The May 5 email I received from Colorado Democratic Sen. Michael Bennet’s campaign committee opened with: “Larry Sabato in Politico: COLORADO IS ONE OF ONLY SEVEN 2016 TOSS-UPS. Colorado will decide the 2016 election!”
Forget the fact Sabato’s piece was talking about the Electoral College and the presidential contest, not the Senate race in the Centennial State. The Bennet campaign wants you to know control of the Senate after 2016 rests on Colorado, and you’d better dig deep into your pockets if you want to re-elect Bennet and assure a Democratic sweep in the state.
In fact, Sabato, the Cook Political Report and the Rothenberg & Gonzales Political Report/Roll Call all agree the Colorado Senate race, still in its infancy, leans toward the Democrat. It is not a tossup, no matter how many fundraising emails the Bennet campaign sends out.
Of course, this doesn’t mean it will never become a tossup. Contests develop, and vulnerabilities change. Republican strategists have not given up hope of recruiting a top-tier challenger, such as Rep. Mike Coffman, who might be able to mount the sort of come-from-behind effort then-Rep. Cory Gardner did to upset Democratic Sen. Mark Udall last cycle.
But even knowledgeable Republicans wouldn’t tell you the Colorado Senate race is close to a tossup now. And in their most candid moments they might even tell you the race may never get any closer than where it is now — leaning in Bennet’s favor.
Bennet was first appointed to the Senate in 2009 to fill an open Democratic seat, and he won a competitive primary in 2010 and a very tough general election that same year.
He would have lost the general election race, in all likelihood, had Colorado Republicans not snatched defeat from the jaws of victory by nominating Ken Buck, rather than former Lt. Gov. Jane Norton, the favorite of the GOP establishment. (Buck, of course, made his way to Congress in last fall’s election.)
Colorado is a competitive state, so it is no wonder observers are keeping an eye on its Senate contest in 2016. And given the paucity of GOP takeover opportunities next year, it isn’t surprising Republican strategists are hoping to keep alive the perception the Senate race is in play for as long as they can.
Bennet’s narrow win in 2010 and Udall’s narrow loss by 2.5 points last cycle are totally understandable and easily explained, and the explanations don’t automatically lead to the conclusion 2016 will be tight.
Democrats were divided in 2010 after a bitter Senate primary, and a strong national GOP partisan wave worked against the Democrat. No wonder Bennet found himself in a very difficult contest, winning by fewer than 30,000 votes.
Four years later, an even stronger Republican wave helped propel Gardner past Udall. Gardner was one of the most appealing candidates Republicans had put forward in a competitive or blue-leaning state in years, and only the combination of his personal appeal, the Udall campaign’s near-obsession with women’s issues and the national political dynamic allowed him to ride a partisan wave to victory.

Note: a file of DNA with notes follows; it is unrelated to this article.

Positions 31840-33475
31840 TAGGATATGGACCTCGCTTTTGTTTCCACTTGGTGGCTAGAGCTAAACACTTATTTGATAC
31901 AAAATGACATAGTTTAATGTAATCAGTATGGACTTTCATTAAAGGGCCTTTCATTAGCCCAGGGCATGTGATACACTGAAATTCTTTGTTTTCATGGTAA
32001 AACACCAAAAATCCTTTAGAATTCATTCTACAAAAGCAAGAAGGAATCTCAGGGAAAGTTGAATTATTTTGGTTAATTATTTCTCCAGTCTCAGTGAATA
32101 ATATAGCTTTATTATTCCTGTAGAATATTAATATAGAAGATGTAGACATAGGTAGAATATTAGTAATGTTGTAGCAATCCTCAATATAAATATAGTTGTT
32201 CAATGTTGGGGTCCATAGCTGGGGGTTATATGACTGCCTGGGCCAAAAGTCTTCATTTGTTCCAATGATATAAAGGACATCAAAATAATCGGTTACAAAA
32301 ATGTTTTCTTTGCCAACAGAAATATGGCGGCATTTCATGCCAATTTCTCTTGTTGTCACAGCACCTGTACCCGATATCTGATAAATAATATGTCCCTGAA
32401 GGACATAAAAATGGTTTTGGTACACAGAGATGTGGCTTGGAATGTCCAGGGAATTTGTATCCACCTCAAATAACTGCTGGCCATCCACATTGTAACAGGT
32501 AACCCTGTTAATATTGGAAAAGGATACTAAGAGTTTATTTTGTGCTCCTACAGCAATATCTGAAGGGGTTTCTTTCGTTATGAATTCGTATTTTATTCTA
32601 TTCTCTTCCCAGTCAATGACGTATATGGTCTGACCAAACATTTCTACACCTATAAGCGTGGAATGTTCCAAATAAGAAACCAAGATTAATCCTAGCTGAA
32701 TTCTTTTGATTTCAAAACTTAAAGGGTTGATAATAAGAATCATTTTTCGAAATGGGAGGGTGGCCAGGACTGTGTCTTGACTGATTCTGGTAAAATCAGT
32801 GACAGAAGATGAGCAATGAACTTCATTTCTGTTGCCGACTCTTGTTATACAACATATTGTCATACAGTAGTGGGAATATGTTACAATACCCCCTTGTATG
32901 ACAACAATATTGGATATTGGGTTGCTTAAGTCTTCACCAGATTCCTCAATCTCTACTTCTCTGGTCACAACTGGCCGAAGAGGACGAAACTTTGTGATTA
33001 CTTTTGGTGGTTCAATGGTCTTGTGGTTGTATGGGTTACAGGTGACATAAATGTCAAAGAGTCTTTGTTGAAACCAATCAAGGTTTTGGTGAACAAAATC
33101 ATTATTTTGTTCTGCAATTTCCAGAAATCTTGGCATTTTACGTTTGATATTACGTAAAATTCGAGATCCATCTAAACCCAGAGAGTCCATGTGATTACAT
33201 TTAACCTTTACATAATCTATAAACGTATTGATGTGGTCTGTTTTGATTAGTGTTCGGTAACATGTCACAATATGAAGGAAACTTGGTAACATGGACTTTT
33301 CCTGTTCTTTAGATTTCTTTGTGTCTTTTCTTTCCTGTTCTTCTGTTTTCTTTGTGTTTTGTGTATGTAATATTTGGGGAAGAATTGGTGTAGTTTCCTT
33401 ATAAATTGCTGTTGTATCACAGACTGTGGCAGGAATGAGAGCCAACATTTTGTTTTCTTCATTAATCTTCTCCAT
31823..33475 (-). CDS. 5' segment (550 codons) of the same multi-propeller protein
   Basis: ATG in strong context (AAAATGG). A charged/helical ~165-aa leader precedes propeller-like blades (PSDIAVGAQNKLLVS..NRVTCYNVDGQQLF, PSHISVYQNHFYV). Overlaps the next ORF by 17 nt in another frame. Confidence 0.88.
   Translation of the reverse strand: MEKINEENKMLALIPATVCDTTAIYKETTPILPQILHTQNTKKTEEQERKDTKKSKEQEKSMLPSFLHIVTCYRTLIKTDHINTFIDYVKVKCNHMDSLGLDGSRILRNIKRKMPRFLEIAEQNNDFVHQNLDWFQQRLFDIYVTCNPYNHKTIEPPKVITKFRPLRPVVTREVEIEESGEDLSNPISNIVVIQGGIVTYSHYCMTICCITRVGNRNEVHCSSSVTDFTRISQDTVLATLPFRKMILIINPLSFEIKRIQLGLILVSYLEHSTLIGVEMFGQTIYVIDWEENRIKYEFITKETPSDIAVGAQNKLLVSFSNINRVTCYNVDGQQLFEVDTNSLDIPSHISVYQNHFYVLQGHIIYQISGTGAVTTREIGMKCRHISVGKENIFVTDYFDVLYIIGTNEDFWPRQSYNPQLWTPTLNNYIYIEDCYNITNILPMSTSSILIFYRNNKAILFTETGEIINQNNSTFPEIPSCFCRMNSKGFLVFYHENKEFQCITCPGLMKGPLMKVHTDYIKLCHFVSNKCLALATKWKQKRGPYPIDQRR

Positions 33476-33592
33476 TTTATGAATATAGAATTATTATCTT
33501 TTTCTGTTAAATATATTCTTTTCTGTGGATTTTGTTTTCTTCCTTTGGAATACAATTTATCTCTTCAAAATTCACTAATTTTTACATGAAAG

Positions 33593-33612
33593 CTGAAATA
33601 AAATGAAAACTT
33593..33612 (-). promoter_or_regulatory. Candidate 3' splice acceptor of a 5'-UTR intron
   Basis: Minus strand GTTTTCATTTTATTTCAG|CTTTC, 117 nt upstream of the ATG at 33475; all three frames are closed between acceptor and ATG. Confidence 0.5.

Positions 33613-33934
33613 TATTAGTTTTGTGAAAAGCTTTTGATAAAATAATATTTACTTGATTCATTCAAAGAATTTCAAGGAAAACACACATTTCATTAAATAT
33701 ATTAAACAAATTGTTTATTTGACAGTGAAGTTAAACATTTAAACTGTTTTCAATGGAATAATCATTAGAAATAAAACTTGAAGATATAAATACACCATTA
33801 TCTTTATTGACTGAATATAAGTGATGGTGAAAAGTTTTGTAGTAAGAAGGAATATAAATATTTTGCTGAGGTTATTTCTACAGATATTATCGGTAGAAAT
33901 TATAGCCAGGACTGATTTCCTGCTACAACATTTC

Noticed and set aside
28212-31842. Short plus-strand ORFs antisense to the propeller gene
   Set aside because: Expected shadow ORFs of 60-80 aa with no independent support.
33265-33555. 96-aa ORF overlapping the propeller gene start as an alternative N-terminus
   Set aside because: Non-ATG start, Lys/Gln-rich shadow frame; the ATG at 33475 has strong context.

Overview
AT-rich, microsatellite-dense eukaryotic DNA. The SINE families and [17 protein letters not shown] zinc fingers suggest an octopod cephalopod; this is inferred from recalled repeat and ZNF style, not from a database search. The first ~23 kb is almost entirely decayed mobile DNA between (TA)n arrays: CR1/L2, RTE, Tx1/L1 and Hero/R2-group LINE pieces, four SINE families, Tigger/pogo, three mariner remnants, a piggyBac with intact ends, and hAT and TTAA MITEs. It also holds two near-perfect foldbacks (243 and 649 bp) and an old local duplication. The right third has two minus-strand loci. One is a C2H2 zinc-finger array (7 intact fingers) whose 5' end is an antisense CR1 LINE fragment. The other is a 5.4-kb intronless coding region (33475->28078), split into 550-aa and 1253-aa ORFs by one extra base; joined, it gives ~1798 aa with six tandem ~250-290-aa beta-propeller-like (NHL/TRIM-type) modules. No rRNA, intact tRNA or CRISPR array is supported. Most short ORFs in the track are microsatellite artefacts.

Bennet’s uncomfortably narrow victory in 2010 and Udall’s loss in 2014 each occurred in an anti-Barack Obama, midterm election. That meant Republicans had the opportunity to turn each Senate election into a referendum on the president, who was not on the ballot.
Colorado voters who wanted to send a message of dissatisfaction about the president could only do so by voting against Bennet, and subsequently Udall. That is a different dynamic from the one that occurs in presidential election years, such as 2016.
Next fall, voters won’t automatically see the Senate race as a way to make a statement about the presidential race, and the GOP won’t have a strong voter turnout advantage, the way the party did in 2010 and 2014.
Republicans don’t have a candidate yet, and nobody knows whether they will end up with a strong recruit or a weak one.
Coffman, who is often mentioned as a potentially strong challenger to Bennet, has some assets — he’s a four-term House member who has won tough races before — and some liabilities — he’s a four-term House member with a long voting record.
In 2012, he made an unforced blunder at a fundraiser when he said, “I don’t know whether Barack Obama was born in the United States or not. But I do know this, that in his heart he’s not an American.” He won re-election that year and was re-elected again two years later, but Democrats undoubtedly would use that sound bite to introduce him to voters statewide.
Finally, history isn’t on the GOP’s side. According to CQ Roll Call data, incumbent senators from the same state and the same party have lost re-election in consecutive elections only once in the past 40 years. Iowa Democrat Dick Clark lost re-election in 1978, and Democrat John Culver lost re-election two years later, in 1980.
Democrats have plenty of reasons to keep Colorado on their radar screens, and Republicans have plenty of reasons to look for a strong challenger who can take advantage of the state’s fundamental competitiveness.
But right now, it is much easier for Democrats to defend the seat than it is for Republicans to win it back from Bennet.
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